12(b)(1) permits a party to move to dismiss a complaint for
“lack of subject-matter jurisdiction.”
Fed.R.Civ.P. 12(b)(1). “A case is properly dismissed
for lack of subject matter jurisdiction under Rule 12(b)(1)
when the district court lacks the statutory or constitutional
power to adjudicate it.” Lyons v. Litton Loan
Servicing LP, 158 F.Supp.3d 211, 218 (S.D.N.Y. 2016)
(quoting Makarova v. United States, 201 F.3d 110,
113 (2d Cir. 2000)).
Second Circuit has drawn a distinction between two types of
Rule 12(b)(1) motions: (i) facial motions and (ii) fact-based
motions. See Carter v. HealthPort Technologies, LLC,
822 F.3d 47, 56-57 (2d Cir. 2016); see also Katz v. Donna
Karan Co., L.L.C., 872 F.3d 114, 119 (2d Cir. 2017). A
facial Rule 12(b)(1) motion is one “based solely on the
allegations of the complaint or the complaint and exhibits
attached to it.” Carter, 822 F.3d at 56. A
plaintiff opposing such a motion bears “no evidentiary
burden.” Id. Instead, to resolve a facial Rule
12(b)(1) motion, a district court must “determine
whether [the complaint and its exhibits] allege[ ] facts
that” establish subject matter jurisdiction.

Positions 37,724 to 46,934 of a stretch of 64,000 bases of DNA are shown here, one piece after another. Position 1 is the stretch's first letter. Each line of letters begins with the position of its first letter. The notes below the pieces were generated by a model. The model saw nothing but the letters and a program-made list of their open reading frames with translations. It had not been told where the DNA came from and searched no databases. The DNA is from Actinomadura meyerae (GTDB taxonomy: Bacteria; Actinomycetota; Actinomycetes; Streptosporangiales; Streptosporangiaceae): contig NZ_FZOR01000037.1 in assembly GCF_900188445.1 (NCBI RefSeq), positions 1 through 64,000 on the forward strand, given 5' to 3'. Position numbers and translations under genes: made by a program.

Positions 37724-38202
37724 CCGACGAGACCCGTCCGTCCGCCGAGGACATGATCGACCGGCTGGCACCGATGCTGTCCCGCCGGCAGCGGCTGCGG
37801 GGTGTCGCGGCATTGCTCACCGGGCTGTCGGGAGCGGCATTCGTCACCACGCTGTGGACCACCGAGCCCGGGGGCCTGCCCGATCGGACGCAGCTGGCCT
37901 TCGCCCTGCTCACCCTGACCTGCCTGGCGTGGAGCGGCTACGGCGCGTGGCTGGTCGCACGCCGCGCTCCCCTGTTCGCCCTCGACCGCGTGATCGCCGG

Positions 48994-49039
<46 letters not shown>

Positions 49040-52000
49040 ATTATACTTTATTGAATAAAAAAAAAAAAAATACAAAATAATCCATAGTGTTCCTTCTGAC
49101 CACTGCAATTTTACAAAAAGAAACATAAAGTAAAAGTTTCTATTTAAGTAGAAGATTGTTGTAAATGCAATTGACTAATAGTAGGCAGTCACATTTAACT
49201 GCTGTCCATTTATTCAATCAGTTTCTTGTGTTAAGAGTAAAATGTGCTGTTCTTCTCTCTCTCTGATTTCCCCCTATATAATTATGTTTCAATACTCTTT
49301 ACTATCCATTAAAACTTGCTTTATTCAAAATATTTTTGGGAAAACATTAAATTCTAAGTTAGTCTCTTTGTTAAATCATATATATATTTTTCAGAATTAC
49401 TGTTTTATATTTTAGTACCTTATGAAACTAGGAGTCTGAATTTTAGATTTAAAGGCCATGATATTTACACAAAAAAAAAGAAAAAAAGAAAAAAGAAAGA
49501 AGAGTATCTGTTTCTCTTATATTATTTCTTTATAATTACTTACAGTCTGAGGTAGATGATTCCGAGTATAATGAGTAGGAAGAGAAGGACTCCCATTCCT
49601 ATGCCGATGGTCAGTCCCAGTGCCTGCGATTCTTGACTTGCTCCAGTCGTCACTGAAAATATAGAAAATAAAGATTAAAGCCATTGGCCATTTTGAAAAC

Id. (quoting Amidax Trading Grp. v. S.W.I.F.T.
SCRL, 671 F.3d 140, 145 (2d Cir. 2011) (per curiam)).
And to make that determination, a court must accept the
complaint's allegations as true “and draw[ ] all
reasonable inferences in favor of the plaintiff.”
Id. at 57 (internal quotation marks and citation
a defendant is permitted to make a fact-based Rule 12(b)(1)
motion, proffering evidence beyond the complaint and its
exhibits.” Carter, 822 F.3d at 57. “In
opposition to such a motion, [plaintiffs] must come forward
with evidence of their own to controvert that presented by
the defendant, or may instead rely on the allegations in
the[ir p]leading if the evidence proffered by the defendant
is immaterial because it does not contradict plausible
allegations that are themselves sufficient to show
standing.” Katz, 872 F.3d at 119 (internal
citations and quotations omitted). If a defendant supports
his fact-based Rule 12(b)(1) motion with “material and